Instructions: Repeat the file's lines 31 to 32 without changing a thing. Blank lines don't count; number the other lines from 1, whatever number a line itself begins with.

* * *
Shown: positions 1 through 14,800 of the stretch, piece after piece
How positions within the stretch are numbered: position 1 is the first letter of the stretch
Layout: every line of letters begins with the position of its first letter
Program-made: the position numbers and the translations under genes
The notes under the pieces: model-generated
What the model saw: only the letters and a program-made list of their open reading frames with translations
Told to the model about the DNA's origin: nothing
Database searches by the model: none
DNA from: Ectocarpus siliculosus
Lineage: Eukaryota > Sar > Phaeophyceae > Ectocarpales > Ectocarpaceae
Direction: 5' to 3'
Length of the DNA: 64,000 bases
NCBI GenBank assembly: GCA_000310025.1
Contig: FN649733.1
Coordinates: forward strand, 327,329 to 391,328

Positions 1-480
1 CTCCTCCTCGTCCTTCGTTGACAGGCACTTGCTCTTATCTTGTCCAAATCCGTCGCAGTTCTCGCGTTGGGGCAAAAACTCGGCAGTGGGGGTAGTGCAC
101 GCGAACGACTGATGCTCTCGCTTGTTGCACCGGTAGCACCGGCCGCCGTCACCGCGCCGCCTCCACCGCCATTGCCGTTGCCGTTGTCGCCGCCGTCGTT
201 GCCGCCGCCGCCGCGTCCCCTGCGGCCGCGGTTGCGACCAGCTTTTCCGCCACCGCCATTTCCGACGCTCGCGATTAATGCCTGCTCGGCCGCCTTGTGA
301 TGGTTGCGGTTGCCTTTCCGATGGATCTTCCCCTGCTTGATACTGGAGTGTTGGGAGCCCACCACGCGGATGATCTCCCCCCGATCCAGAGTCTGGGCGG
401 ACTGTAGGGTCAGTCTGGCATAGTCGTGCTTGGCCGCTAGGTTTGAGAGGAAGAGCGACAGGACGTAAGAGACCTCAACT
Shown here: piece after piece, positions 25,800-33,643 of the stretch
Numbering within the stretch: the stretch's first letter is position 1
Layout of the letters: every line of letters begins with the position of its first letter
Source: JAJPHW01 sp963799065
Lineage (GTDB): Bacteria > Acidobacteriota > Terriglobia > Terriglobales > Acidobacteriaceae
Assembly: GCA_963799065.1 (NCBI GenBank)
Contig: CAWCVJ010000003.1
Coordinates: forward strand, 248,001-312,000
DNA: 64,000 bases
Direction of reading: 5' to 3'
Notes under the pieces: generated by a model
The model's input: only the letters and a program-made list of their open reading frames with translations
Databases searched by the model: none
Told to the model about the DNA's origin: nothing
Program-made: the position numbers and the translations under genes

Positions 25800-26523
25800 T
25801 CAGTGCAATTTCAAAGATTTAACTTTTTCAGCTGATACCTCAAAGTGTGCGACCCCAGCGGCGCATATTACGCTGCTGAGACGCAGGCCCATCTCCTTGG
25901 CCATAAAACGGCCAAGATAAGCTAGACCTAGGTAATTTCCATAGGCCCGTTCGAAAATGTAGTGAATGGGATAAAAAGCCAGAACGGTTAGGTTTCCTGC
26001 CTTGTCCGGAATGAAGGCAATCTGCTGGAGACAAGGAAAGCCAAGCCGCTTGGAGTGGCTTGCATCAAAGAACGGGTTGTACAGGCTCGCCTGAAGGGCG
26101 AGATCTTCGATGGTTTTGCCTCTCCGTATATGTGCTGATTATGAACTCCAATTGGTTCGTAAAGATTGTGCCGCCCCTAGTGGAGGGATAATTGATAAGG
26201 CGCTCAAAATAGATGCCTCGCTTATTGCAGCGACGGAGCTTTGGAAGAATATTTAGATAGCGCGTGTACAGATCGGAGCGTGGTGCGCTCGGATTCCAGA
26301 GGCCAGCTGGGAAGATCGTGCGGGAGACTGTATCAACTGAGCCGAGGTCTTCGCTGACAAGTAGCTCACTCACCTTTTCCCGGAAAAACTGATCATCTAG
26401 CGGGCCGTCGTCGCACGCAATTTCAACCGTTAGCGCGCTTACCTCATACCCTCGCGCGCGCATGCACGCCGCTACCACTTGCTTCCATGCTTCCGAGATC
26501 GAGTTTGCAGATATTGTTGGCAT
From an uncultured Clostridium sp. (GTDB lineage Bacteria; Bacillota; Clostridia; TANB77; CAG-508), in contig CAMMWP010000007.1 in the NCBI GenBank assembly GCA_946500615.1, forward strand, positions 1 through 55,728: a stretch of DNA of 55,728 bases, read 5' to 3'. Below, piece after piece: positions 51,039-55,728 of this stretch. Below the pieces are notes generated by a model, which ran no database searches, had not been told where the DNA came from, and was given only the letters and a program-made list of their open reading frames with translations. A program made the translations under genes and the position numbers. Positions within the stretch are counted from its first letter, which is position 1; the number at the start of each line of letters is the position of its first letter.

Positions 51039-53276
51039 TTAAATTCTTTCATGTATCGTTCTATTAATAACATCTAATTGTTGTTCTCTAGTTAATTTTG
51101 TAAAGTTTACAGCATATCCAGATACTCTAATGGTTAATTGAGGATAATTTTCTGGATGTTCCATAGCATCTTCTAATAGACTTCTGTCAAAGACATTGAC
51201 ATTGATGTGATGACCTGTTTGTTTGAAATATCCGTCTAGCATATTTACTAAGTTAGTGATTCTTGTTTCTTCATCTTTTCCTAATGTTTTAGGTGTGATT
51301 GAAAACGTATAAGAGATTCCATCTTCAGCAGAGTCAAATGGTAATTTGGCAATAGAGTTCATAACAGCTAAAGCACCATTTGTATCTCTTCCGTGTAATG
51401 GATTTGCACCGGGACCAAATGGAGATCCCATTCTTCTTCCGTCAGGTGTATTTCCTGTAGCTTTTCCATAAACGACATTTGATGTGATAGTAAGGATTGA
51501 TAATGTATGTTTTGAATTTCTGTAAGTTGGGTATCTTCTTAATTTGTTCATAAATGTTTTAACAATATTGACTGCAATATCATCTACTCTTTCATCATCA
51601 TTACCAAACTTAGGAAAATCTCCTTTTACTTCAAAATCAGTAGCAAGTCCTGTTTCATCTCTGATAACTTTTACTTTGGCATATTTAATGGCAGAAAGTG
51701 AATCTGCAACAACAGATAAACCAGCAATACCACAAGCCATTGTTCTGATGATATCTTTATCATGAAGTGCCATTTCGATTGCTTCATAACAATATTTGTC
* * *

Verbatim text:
Direction of reading: 5' to 3'
Notes under the pieces: generated by a model